Monday, May 25, 2009

the fear of the LORD (3) fearing, but not afraid

Are we really supposed to be afraid of God? Doesn't God tell us not to be afraid?

It's not surprising that the Israelites were petrified after God's pyrotechnics display on Mount Sinai. They saw the mountain crowned with darkness, cloud, fire and smoke, they felt the ground shake underfoot, they heard God's voice speaking out of fire and deep darkness, and they knew that anyone who touched the mountain would die. No wonder they begged never to hear God's voice again!

At this point Moses says something odd: "Do not fear, for God has come to test you, that the fear of him may be before you, that you may not sin" (Ex 20:18-20 ESV).

Don't fear, but do fear! Huh?

There are two kinds of fear of God.

The first is terror of God's certain judgement. With nothing to expect except God's terrible anger, no wonder God's unrepentant enemies burrow into the ground (Isa 2:10)! This fear drives us away from God.

The second is a trusting, obeying fear. The people of God tremble at God's words and the display of his power, but he has made them his people and they respond with faith and repentance. As long as they trust and obey God, they have no reason to be afraid - but if they turn their backs on God, they have good reason to be afraid! This fear drives us towards God.

God's salvation and forgiveness make this second kind of fear possible - a fear free from terror and full of trembling joy, but which never takes God lightly, for it knows the judgement which awaits those who turn from God.

Read these verses from the Old Testament and see if you can relate:

  • "And when the Israelites saw the great power the LORD displayed against the Egyptians, the people feared the LORD and put their trust in him and in Moses his servant" Exod 14:31. The Israelites cross the Red Sea and watch it close over the heads of Pharoah's army. The God who saves them is the same God who crushes their enemies. No wonder that this terrible salvation leads to trusting fear!
  • "Serve the LORD with fear and rejoice with trembling." (Ps 2:11) The nations are told to "Kiss the Son, lest he be angry and you be destroyed in your way, for his wrath can flare up in a moment. Blessed are all who take refuge in him" (Ps 2:12). They "rejoice with trembling" because they've escaped the terrible anger of the Son by taking refuge in his service.
  • "But with you there is forgiveness; therefore you are feared." (Ps 130:4) Why does God's forgiveness lead to fear? We tremble because the power of judgement and salvation rests in the hands of our mighty God, the one who freely chooses to save us. We act in faith and obedience because God has poured out his mercy on us.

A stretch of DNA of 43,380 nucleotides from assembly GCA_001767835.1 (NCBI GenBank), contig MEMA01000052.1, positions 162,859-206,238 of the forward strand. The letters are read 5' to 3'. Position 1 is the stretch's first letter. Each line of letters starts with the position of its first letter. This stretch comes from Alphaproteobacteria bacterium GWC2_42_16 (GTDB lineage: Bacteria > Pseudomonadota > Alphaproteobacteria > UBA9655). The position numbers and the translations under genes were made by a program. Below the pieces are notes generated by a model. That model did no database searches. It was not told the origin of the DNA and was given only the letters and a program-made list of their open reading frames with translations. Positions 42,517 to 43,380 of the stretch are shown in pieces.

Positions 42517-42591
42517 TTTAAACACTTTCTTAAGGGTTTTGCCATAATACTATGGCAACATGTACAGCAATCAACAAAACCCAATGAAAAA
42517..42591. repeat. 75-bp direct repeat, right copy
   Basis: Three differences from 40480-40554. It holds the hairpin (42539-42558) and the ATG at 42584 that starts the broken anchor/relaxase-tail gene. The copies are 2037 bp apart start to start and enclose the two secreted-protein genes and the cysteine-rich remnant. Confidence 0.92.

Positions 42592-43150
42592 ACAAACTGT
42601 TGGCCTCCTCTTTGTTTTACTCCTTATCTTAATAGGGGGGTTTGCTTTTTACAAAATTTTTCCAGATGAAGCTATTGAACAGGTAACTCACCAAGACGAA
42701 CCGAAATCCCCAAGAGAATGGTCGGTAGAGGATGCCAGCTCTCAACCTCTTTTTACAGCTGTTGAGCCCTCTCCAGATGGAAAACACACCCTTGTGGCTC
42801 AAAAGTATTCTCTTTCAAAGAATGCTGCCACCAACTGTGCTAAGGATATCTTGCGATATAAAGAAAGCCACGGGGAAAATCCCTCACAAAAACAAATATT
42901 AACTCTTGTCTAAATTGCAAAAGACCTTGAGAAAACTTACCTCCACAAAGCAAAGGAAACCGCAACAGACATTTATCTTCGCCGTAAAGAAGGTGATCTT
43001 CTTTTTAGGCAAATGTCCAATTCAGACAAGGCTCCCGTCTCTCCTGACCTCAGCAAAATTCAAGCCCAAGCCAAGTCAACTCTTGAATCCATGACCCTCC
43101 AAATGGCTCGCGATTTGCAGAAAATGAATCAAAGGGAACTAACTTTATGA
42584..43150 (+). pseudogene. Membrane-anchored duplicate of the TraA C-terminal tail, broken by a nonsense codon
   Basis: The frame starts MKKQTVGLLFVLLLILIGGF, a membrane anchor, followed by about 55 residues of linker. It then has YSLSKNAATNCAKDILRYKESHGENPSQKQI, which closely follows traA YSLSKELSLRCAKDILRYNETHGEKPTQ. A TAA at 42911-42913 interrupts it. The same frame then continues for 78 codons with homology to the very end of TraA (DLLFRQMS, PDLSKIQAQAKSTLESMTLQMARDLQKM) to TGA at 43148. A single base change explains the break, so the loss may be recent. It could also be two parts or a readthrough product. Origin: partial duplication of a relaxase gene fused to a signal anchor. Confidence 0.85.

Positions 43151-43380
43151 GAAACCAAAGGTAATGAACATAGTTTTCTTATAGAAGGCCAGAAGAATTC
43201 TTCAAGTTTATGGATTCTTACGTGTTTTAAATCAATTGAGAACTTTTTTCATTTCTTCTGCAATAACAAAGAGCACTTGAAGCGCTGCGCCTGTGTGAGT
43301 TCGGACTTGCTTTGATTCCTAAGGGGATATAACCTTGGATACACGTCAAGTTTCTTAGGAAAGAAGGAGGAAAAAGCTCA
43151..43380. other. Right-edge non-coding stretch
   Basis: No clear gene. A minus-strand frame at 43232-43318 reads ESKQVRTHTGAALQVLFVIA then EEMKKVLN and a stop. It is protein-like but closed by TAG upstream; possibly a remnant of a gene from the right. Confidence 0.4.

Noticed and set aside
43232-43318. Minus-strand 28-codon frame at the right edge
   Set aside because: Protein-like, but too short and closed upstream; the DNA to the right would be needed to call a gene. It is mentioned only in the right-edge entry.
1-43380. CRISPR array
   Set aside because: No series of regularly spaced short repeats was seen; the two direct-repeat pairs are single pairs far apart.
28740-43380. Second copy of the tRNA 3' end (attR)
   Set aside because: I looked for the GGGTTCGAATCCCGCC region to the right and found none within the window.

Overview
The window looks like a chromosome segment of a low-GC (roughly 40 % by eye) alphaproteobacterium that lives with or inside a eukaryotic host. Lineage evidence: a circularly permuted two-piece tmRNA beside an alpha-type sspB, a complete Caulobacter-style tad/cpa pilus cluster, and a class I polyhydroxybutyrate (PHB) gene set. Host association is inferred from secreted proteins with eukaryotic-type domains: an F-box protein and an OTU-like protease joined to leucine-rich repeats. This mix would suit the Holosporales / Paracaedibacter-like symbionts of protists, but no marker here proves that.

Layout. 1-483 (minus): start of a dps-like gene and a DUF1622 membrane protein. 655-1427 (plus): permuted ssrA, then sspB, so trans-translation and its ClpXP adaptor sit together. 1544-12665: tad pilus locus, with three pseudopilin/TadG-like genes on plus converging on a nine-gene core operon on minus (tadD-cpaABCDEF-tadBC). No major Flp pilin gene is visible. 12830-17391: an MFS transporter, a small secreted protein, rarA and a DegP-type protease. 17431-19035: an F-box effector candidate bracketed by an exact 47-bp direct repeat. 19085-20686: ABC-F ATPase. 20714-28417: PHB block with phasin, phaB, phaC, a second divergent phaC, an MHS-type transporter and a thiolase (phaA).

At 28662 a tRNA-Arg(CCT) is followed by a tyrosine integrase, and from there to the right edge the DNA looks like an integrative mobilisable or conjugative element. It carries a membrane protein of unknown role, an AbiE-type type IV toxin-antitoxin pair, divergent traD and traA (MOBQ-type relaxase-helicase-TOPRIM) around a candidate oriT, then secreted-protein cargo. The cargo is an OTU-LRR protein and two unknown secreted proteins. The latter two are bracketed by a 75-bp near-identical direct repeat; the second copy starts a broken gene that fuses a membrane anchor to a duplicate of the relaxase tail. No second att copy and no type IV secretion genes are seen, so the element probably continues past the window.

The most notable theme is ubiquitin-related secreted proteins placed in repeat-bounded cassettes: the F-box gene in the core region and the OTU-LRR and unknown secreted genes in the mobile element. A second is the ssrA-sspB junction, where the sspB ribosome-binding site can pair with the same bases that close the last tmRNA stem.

• "He [the Messiah] will delight in the fear of the LORD" (Isa 11:3 cf Heb 5:7). If it's appropriate for God's own Son to serve God with joyful awe it's certainly appropriate for us.
  • "The LORD delights in those who fear him, who put their hope in his unfailing love."(Ps 147:11) Our hoping fear of God not only brings us joy, but gladdens the heart of God!

To escape from a tsunami - how amazing that would be! But what if you escape from the tsunami into the arms of the one who sent it? Now there are arms that can keep you safe! Here you rejoice - but you rejoice with trembling at the terrible power of the arms which hold you. You're not about to trifle with this Rescuer! Yet there's no-one who can keep you safe like Him.

Piper describes it as the kind of fear you might feel if you're hiding in a cleft in the ice during a storm on a glacier. Out in the storm, there is only terror! But inside the cleft, is a kind of wondering, fearful joy, as you watch the storm from a place of safety. Piper calls this "whatever is left of fear when we have a sure hope in the midst of it".*

On this side of the cross, this trusting, rejoicing, hoping, trembling fear is even more appropriate. We've seen God pour out his anger on his only Son so that we might be spared! How can we help but be filled with wonder, awe and joy?

It's important that our definition reflect not only God's "scary attributes", but also the wonder of his forgiveness and salvation. So let's sum it up this way:

To fear the LORD is to take seriously his awesome majesty, limitless power, absolute holiness, dreadful judgement, glorious salvation and gracious forgiveness, and so to submit to him as the one true God, with trust, love, worship, honour, service and obedience.

This fear is sometimes called "reverent awe". It's a little vague, but it's not a bad way of describing the complex attitudes and emotions which make up the fear of God. If you wanted to sum it up simply, you might say something like this:

The fear of God is the reverent awe which leads us to trust and obey him.

But for simplicity and clarity, I like Honoria's definition, which includes attitudes, feelings and actions:

The fear of God is not daring to refuse him.

Next time, I'd like to look at New Testament verses about the fear of God. Is fear still appropriate for Christians, who call God "Daddy"?

* John Piper The Pleasures of God 203-4

first image is an old Bible illustration (I think!); middle image is an illustration by John Martin; last image is from stock.xchng

No comments: